Henry VIII, Impotence and the Thorny Question of Male Heirs
Sex and Sexuality in Tudor England was published in March 2022. In this book, which is full of many gems relating to Sex in the Tudor Era, I also include a theory as to why Henry VIII is known to have had only two male children, neither of whom was greatly healthy despite the fact he had six wives and a number of recorded mistresses. Yet, only three pregnancies produced healthy children. Catherine of Aragon, Elizabeth Blount and Anne Boleyn each bore Henry a child who survived childhood. Edward VI died aged fifteen. He was not a healthy child and his other known son, Henry Fitzroy, also died young.
Did Henry VIII have sexual problems? Venereal disease was not thought to be responsible for his lack of living children since Henry was never treated for syphilis. The disease had appeared during the late fifteenth century and was known in France as the English pox but in England as the French. It was rife during the era. In another theory, a leg ulcer was most likely caused by a fall in the tiltyard. But could Henry have been partially impotent? His divorce from Anne of Cleves was pursued partly on the grounds of sexual incapacity because he claimed he lacked will and power to consummate the marriage. He blamed the absence of sex on his German wife’s lack of attractiveness and unpleasant bodily odour. Henry, having felt her stomach and breasts, also claimed she was no virgin.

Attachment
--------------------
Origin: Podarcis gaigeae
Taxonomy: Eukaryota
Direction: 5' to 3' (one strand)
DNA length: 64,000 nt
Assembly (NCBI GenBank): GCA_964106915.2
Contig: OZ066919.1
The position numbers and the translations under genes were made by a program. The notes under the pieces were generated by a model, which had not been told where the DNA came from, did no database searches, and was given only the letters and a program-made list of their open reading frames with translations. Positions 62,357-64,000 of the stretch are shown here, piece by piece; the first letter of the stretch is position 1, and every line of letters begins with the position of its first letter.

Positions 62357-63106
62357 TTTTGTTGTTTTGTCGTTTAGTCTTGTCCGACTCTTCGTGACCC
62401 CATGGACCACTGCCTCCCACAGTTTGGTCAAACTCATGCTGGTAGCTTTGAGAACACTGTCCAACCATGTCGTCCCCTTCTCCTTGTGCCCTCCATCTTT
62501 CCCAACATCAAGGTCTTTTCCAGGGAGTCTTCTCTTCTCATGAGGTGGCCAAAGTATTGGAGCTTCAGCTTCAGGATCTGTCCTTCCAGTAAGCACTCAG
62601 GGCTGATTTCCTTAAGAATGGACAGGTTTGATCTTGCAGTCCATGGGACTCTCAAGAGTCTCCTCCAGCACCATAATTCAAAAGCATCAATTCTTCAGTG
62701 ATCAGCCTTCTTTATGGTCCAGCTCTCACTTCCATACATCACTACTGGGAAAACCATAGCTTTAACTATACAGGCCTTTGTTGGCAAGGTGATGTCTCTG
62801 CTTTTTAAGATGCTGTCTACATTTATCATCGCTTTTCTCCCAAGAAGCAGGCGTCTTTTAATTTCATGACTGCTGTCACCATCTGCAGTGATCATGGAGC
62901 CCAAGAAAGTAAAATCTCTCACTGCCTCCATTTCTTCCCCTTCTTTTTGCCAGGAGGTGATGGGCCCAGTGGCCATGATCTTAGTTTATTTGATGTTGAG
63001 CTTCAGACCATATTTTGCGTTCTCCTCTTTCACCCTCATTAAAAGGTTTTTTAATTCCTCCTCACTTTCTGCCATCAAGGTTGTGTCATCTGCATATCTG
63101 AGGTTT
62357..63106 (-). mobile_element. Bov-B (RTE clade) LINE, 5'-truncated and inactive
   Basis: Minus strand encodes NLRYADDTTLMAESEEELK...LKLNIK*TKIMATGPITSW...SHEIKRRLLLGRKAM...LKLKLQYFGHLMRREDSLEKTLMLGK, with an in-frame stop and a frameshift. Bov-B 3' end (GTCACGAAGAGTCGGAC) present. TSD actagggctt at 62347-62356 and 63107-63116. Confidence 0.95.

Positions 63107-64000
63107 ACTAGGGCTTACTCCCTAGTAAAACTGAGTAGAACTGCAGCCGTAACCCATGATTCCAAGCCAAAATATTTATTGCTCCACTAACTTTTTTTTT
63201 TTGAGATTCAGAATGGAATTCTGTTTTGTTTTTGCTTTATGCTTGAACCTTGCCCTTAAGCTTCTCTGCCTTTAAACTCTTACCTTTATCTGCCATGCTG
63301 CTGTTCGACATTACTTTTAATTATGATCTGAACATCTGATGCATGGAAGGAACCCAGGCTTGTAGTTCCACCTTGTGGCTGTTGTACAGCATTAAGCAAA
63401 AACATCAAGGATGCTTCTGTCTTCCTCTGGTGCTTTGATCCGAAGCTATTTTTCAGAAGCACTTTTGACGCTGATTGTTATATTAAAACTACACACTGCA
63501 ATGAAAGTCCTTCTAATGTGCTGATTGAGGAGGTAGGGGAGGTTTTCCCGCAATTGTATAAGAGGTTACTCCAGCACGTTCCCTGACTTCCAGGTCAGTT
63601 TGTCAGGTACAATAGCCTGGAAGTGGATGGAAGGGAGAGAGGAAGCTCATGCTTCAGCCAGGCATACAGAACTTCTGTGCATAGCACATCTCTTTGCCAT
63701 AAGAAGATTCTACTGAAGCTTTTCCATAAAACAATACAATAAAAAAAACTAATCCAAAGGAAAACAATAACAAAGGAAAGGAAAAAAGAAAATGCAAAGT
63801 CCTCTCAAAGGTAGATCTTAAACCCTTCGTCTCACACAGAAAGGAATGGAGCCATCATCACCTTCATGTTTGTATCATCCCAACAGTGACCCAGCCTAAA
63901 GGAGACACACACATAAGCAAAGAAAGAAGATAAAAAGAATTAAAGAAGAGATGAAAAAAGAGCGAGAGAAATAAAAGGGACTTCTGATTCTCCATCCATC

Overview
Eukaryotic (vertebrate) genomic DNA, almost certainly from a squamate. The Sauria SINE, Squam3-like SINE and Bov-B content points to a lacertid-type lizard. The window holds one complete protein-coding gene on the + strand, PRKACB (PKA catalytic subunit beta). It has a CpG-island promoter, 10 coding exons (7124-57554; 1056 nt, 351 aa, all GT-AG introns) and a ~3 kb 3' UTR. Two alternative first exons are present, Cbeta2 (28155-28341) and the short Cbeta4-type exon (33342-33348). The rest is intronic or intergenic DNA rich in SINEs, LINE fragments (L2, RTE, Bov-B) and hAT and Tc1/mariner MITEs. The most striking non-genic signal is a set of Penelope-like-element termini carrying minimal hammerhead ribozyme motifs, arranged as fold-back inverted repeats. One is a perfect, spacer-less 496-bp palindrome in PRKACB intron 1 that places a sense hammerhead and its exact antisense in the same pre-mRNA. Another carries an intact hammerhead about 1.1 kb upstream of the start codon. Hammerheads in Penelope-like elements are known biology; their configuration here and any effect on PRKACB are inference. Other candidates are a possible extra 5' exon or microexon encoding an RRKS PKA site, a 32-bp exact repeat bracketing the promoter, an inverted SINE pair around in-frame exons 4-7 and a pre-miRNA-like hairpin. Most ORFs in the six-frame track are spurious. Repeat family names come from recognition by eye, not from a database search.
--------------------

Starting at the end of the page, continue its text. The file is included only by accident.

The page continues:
At Anne Boleyn’s trial, her brother, was asked whether Anne ever told his wife, Jane Boleyn, that the King was incapable of sexual intercourse, implying Henry was unable to attain or sustain an erection. A note was handed to George Boleyn who was ordered to nod or shake his head in response. George read it aloud, a move that certainly sealed his fate. His response caused a sensation in the courtroom. Since Anne had conceived four times in three years it was unlikely, he retorted, Anne ever said such a thing.
Anne miscarried in January of that year. The child apparently had the appearance of a male although this may have been guesswork. A deformed foetus story appeared forty years later and can be dismissed as an attempt by Catholic writers to portray Anne as a “miss-shaped monster.” During the sixteenth century a superstition prevailed that deformity in a baby was a sign of sexual misbehaviour by a parent. The premature foetus and miscarriage could not possibly be Henry’s fault or simply brought on by Anne’s shock after Henry’s tiltyard fall. The unfortunate foetus provided another excuse to investigate Anne’s suggested lovers only three months after her January miscarriage.